Woman blowing up a balloon - the name often given to finance lease because of its end of term balloon payment
A balloon payment at the end of the contract period is a feature of finance lease. It gives you the chance to vary your monthly payments and possibly make money when the car is sold
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Woman blowing up a balloon
A balloon payment at the end of the contract period is a feature of finance lease. It gives you the chance to vary your monthly payments and possibly make money when the car is sold

 

IF you’re a small business looking at different ways to fund your firm’s company cars, then there can be a confusing number of different leases about.

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What are they? How do they work?

Let’s take a look at finance lease – this is quite different from a contract hire lease (often called a business car lease).

With a contract hire lease, you pay a monthly fee for usership of a vehicle. At the end of the lease period you simply hand the vehicle back (subject to condition of the vehicle).

End of story.

With a finance lease you also pay monthly rentals.

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This is a final amount agreed between you and the leasing company. It can be larger or smaller, depending on whether you wanted lower or higher monthly payments during the finance lease agreement.But the difference comes at the end of the lease. Usually there is a final rental payable, often called a ‘balloon’ payment. This essentially pays off the car leasing company’s investment in the vehicle.

In that way, a finance lease can be more flexible than contract hire depending on your monthly cash flow. But usually the balloon is the estimated value at the car’s age and mileage (the car’s residual value or RV).

Anyway, back to what happens at the end of the agreement.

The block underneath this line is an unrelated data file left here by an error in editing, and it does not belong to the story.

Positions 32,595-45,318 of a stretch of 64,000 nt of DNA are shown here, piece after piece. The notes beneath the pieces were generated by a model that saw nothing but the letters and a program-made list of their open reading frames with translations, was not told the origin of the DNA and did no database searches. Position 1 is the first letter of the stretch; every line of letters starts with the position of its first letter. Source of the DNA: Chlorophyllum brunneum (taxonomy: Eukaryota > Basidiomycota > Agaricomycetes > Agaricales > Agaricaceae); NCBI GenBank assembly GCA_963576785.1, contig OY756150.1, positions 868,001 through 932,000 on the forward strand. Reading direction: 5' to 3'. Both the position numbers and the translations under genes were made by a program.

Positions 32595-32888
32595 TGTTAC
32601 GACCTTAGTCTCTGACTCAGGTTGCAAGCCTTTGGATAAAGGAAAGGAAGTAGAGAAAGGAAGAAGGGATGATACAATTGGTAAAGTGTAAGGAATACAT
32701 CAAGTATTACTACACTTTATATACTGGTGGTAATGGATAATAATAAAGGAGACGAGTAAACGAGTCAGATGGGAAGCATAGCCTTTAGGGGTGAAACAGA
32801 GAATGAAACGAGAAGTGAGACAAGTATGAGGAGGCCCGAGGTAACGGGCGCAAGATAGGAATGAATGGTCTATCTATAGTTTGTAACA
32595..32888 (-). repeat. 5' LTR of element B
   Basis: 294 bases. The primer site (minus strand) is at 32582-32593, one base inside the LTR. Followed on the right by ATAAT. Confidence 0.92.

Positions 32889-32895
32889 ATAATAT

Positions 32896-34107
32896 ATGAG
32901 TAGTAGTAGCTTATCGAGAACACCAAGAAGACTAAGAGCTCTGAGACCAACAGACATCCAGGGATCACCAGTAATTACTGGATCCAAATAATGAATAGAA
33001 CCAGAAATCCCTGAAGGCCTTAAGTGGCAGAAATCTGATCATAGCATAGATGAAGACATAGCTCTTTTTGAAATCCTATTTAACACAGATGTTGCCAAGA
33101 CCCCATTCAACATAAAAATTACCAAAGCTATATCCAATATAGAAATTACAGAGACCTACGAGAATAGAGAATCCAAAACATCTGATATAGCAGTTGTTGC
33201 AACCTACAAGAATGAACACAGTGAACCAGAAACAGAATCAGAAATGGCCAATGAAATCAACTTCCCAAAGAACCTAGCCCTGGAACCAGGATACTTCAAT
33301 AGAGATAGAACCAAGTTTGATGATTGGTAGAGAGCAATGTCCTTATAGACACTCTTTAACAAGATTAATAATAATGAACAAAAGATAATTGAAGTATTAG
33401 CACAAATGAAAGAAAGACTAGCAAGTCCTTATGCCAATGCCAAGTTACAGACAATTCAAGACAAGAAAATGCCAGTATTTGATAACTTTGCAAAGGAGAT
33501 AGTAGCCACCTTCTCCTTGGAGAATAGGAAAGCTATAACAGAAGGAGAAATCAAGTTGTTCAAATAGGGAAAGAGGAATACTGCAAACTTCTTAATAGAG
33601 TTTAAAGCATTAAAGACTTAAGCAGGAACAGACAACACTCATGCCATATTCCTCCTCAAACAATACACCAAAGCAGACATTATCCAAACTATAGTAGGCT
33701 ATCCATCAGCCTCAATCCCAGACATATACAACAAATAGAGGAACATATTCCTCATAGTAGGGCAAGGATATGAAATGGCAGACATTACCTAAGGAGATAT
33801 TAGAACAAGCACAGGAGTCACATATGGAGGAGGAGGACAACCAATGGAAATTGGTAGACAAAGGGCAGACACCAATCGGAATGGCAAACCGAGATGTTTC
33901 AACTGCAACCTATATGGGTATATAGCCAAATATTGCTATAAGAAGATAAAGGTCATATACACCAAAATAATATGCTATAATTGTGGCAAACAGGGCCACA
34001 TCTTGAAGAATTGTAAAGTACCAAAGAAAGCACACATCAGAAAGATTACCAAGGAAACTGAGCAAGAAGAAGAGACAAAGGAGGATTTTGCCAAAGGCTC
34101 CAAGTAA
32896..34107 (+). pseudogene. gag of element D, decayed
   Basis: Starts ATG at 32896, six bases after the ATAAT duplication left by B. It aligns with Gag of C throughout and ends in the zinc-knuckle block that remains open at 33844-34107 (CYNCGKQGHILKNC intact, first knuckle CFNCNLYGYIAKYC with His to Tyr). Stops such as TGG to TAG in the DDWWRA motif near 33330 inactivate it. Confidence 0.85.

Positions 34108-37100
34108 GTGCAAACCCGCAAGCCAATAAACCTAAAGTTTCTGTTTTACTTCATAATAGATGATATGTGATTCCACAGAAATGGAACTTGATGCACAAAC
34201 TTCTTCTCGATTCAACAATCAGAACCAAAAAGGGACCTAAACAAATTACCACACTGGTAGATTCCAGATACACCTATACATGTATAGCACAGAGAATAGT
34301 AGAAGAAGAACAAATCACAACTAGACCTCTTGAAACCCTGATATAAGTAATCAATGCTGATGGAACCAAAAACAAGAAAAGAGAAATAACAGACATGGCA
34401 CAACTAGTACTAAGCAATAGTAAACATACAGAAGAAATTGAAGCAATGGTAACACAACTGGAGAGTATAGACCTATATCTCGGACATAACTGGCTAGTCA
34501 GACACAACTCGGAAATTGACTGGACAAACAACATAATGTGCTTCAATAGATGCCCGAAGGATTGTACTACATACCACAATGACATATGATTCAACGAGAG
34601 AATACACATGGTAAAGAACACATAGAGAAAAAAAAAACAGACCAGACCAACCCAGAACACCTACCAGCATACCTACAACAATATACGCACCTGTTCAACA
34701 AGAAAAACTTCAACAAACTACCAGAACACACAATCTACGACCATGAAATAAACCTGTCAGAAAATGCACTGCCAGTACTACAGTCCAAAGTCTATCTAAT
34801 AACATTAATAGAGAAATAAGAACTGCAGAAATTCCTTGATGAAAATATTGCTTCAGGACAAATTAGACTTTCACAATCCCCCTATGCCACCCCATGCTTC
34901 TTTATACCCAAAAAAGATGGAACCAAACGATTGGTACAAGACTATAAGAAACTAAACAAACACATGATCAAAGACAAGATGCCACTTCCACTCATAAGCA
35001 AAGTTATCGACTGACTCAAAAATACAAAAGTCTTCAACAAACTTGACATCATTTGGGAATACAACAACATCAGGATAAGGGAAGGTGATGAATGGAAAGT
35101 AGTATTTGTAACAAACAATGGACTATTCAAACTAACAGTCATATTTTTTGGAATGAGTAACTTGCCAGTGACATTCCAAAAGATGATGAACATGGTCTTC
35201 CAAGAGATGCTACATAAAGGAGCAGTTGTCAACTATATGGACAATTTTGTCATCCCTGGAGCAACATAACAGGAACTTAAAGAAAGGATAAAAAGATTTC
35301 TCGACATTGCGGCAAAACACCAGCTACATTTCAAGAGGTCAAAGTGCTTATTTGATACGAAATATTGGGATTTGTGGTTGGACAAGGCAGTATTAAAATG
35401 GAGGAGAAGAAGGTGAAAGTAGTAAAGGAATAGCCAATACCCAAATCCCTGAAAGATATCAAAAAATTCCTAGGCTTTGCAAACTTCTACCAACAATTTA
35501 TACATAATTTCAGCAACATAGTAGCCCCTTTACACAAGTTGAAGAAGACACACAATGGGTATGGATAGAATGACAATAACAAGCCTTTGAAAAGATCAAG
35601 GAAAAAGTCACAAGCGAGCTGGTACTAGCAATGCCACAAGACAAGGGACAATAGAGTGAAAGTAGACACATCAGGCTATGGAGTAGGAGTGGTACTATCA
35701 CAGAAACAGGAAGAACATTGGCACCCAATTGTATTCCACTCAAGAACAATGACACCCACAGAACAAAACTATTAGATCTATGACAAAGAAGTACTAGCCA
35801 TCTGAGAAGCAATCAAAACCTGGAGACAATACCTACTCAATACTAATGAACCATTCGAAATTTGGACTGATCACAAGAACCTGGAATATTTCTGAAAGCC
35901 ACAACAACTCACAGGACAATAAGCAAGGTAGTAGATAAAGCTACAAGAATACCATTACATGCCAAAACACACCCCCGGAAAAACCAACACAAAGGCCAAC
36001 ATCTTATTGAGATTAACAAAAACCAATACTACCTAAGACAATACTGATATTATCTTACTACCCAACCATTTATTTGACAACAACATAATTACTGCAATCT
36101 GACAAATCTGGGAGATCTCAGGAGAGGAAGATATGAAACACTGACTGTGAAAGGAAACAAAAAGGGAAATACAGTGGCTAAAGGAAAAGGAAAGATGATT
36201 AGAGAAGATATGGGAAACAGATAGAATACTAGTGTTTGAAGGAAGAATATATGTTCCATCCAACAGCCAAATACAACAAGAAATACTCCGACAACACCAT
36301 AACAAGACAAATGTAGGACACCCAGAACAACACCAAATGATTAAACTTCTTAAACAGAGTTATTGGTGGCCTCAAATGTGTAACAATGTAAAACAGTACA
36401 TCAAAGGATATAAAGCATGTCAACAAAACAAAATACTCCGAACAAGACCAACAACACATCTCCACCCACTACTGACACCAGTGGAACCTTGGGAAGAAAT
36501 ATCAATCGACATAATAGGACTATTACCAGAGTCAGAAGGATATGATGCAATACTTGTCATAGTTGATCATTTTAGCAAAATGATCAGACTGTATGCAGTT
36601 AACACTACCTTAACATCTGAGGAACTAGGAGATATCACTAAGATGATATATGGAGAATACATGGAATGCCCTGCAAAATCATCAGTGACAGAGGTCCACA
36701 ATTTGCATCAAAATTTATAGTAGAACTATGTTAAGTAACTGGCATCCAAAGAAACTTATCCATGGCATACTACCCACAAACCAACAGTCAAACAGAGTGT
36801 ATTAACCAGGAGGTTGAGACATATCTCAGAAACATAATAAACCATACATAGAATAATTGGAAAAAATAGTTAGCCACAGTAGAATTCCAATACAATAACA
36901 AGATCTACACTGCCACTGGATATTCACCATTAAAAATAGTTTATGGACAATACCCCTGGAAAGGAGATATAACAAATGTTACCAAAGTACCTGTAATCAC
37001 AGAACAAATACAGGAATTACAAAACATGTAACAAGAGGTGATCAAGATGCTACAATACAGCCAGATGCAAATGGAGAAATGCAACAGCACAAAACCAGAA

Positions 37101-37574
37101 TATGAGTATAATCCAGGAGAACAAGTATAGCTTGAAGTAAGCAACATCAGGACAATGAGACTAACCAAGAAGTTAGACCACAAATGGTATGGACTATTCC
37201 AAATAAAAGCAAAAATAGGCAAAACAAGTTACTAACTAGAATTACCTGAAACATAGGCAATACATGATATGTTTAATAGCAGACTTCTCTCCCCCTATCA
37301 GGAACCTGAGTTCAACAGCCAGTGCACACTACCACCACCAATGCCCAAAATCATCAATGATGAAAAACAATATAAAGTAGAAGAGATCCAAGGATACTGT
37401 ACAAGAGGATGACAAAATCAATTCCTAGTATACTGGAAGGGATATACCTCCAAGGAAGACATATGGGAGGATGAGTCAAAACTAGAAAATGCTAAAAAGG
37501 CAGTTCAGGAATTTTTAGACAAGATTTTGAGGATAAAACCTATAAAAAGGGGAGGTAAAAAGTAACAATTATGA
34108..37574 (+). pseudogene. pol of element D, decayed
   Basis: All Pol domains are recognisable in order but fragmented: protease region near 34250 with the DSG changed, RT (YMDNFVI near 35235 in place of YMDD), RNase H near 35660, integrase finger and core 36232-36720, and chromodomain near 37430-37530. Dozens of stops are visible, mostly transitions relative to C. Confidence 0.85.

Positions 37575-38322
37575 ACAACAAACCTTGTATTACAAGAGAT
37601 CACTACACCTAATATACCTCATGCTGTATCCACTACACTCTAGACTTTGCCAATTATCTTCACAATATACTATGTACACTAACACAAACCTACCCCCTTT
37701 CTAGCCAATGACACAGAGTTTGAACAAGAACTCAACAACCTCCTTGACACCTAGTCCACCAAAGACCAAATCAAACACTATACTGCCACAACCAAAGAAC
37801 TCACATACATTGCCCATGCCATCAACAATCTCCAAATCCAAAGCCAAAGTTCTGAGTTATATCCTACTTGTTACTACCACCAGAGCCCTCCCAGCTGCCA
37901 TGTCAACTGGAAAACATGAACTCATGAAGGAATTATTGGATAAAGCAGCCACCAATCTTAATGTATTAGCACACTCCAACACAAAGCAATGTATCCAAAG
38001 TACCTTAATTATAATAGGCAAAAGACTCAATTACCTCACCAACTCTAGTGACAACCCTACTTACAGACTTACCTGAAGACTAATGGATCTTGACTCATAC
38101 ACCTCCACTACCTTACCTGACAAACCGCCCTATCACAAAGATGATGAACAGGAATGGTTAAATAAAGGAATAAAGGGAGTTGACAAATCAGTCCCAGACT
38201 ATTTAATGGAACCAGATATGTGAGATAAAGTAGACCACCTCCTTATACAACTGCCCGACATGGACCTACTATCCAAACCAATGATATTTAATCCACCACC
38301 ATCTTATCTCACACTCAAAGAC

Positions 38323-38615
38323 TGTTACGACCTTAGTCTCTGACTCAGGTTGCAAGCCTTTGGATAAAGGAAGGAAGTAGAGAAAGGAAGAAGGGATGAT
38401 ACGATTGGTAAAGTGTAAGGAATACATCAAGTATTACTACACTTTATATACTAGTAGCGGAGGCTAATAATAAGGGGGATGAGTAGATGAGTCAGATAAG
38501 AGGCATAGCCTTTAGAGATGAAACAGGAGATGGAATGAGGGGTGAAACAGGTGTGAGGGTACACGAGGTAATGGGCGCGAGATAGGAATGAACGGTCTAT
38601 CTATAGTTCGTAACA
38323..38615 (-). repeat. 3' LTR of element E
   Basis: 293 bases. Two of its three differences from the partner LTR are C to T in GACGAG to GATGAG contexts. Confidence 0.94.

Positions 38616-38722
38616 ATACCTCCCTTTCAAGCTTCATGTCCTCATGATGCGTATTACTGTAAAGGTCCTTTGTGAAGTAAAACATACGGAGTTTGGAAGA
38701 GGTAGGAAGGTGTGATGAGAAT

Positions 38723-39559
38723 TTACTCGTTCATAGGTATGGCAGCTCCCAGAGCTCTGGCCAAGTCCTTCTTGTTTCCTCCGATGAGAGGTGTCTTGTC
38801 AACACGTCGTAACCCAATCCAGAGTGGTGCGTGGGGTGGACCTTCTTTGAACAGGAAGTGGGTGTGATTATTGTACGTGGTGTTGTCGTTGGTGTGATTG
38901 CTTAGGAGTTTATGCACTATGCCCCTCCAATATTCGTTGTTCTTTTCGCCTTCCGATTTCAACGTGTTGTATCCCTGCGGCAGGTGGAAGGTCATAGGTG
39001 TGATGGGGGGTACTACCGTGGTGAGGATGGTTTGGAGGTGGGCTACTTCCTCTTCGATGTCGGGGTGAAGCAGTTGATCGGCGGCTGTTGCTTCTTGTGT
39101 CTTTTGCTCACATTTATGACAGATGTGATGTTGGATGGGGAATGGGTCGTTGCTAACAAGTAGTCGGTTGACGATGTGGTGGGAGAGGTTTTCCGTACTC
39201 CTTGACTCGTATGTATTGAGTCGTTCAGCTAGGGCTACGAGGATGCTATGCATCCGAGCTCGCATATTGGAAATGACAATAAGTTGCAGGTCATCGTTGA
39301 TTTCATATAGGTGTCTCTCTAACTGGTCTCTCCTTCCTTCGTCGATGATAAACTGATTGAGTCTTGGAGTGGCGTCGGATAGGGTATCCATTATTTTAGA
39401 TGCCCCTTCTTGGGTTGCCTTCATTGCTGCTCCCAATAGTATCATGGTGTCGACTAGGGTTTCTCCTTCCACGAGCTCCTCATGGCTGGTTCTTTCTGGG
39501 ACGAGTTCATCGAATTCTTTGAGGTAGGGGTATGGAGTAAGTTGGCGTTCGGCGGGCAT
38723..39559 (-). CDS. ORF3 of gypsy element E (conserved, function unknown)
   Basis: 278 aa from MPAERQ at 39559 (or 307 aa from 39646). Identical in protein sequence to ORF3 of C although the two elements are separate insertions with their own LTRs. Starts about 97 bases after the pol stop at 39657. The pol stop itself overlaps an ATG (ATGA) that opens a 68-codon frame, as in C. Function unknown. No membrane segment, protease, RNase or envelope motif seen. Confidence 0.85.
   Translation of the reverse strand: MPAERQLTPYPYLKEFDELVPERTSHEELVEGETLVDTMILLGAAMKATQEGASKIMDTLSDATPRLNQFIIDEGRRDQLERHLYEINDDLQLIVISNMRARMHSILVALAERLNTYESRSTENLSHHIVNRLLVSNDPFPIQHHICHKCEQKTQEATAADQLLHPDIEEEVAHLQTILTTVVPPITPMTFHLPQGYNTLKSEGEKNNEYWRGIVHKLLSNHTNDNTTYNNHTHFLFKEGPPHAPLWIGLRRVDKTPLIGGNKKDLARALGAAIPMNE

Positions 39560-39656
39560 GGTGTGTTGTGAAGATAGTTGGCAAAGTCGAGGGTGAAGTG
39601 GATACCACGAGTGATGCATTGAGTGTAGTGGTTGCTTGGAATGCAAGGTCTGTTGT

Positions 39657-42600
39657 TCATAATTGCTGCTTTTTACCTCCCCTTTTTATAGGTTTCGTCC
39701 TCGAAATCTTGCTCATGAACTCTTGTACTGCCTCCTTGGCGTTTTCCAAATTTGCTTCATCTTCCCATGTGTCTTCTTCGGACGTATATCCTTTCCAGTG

Three things can happen:

  • You sell the vehicle then repay the balloon and keep anything left over for yourself
  • You allow the lease company to sell it for you – again, if anything is left over the lease company shares this with you; or
  • You can enter into a secondary lease period. This secondary rental is sometimes called a ‘peppercorn rent’, because it’s much less than the initial rental


With contract hire you agree to rent a car for a specific period and mileage. 
There is another fundamental difference between contract hire and lease hire.

With a finance lease you agree to take on the risks and rewards of ownership, although you never own the car. That means if the car fails to reach its agreed RV, you are out of pocket: that’s the risk.

On the other hand, if it makes more, you make a profit: the reward.

It’s not as simple as contract hire.

But, if you feel you have the experience to know when to sell a vehicle; want more control over a vehicle than contract hire allows; want the flexibility of lower initial monthly payments; and want the vehicle to show as an asset on your accounts, then a finance lease is a useful acquisition method for your business car.

Close up of woman blowing up balloon

Finance lease – key points

  • Vehicle sourced by leasing company
  • Monthly payments with an agreed final ‘balloon’ payment
  • There will be a deposit required – usually three months in advance
  • Chance to make a profit at the end of the lease agreement…
  • …as well as a risk you might lose out
  • Leasing company retains legal title to the car
  • You have the economic ownership of the car

 

 

 

 

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